Posted by frank schirrmeister on March 23, 2010
Well, after the last post caused some controversy on much assembly re-use enables versus how much one should build from scratch, i did get a question on what the difference between hard and soft re-use is all about. I made sure in a brief huddle with a colleague in our IP team that these are really the only two categories worth mentioning. It all comes down to the abstraction levels and how much automation a designer still uses to implement the IP.
Hard IP has been already targeted to a specific implementation technology – TSMC, Global Foundries etc. Generally this happens for blocks that are already optimized, in the digital world these may be ARM cores for TSMC, in the analog and mixed signal world these can for example be physical interface IP (PHY IP) pre-ported to target technologies. For example, the Synopsys DesignWare USB 2.0 PHY IP has been ported to over 50 processes and configurations ranging from 180nm to 28nm.
Soft IP has not yet been targeted to a specific technology node but is instead available as synthesizable, pre-verified RTL, which the user can target to a technology of their choice using logic synthesis. A good examples is the Synopsys DesignWare IP Solution for AMBA Interconnect, which comes with synthesizable IP for the interconnect fabric, DMA controllers, memory controllers and peripheral IP, along with verification IP to make sure the design works in its context and tools to assemble the IP at the RT-level
So what does this mean in Slartibartfast’s world of designing the San Francisco Bay Area? They key difference between hard and soft and IP is shown in the picture at the left. Soft IP is delivered at the equivalent to the Street-Level in a textual form. Slartibartfast’s designers describe how many houses the customer needs, how they are connected to each other etc. They do not describe the actual layout, i.e. where to place these items. They don’t even describe the actual number of houses, sizes and connections because it all depends on how many people have to use the houses and streets as well as how often they need access. Form this textual description logic synthesis now creates the actual placement of the components, how they are connected etc. Another set of automation tools lays the different components out across the landscape. The final description – the blueprint how to build everything including all walls, electricity, plumbing etc. is then sent to manufacturing.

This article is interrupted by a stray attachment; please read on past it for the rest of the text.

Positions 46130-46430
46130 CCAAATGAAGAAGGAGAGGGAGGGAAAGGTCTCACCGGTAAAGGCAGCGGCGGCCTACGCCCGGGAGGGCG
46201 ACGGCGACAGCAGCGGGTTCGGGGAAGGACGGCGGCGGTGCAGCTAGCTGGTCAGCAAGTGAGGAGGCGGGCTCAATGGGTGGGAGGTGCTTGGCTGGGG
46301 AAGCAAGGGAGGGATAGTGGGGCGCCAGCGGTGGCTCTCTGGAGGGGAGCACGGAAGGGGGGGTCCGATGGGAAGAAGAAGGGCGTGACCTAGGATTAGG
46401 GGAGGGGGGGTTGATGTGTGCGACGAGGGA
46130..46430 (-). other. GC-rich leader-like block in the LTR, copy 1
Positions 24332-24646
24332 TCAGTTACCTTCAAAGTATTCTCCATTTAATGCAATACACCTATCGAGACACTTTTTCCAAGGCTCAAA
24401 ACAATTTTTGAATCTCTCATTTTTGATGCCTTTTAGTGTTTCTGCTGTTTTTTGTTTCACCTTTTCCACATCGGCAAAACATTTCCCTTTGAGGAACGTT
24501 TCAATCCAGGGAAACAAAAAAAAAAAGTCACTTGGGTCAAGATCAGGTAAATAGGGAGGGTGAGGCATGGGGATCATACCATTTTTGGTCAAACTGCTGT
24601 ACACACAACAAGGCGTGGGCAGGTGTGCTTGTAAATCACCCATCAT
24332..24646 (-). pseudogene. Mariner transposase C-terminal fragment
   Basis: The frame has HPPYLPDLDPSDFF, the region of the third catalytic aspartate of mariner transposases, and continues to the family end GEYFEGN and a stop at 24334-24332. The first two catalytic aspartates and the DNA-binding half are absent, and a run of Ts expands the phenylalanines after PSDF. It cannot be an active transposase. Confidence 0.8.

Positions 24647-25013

For hard IP the process is different. Instead of using automation to get from the street level textual description to the actual blueprint on how to layout everything across the landscape, everything is custom made. The Oakland Harbor used in the last Hitchhiker’s post is one example, for which the characteristic of how the water behaves over time, what type of ships arrive etc. cannot really be changed. It’s fixed like the line characteristics for USB PHY’s are and it has to follow certain protocols like USB Controllers have to. While the digital portion typically is synthesizable, the actual interface to the analog world is hard to implement in an automated fashion. For this purpose hard IP (interfacing the water) is an actual implementation at the blueprint level, which can be place and it has been already optimized and verified for the technology chosen to implement the Bay Area.
So why do both exist? Hard IP is not flexible but instead optimized for a specific technology, so it will be at best area, power or performance. In cases like Analog IP it typically is the only option of delivery. Soft IP is offering flexibility – users can choose more options in the area-power-performance target domain. Soft IP is typically configurable with parameters and users can even extend the RTL to add custom functionality. The latter comes at a cost – users have to verify that the additional functionality didn’t break the original design, which is typically pre-verified and comes with verification IP.
Regardless of which type of IP was chosen, IP Reuse in general is crucial to increase design productivity!
Patrick Sheridan is responsible for Synopsys' system-level solution for virtual prototyping. In addition to his responsibilities at Synopsys, from 2005 through 2011 he served as the Executive Director of the Open SystemC Initiative (now part of the Accellera Systems Initiative). Mr. Sheridan has 30 years of experience in the marketing and business development of high technology hardware and software products for Silicon Valley companies.
Malte Doerper is responsible for driving the software oriented virtual prototyping business at Synopsys. Today he is based in Mountain View, California. Malte also spent over 7 years in Tokyo, Japan, where he led the customer facing program management practice for the Synopsys system-level products. Malte has over 12 years’ experiences in all aspects of system-level design ranging from research, engineering, product management and business development. Malte joined Synopsys through the CoWare acquisition, before CoWare he worked as researcher at the Institute for Integrated Signal Processing Systems at the Aachen University of Technology, Germany.
Tom De Schutter
Tom De Schutter is responsible for driving the physical prototyping business at Synopsys. He joined Synopsys through the acquisition of CoWare where he was the product marketing manager for transaction-level models. Tom has over 10 years of experience in system-level design through different marketing and engineering roles. Before joining the marketing team he led the transaction-level modeling team at CoWare.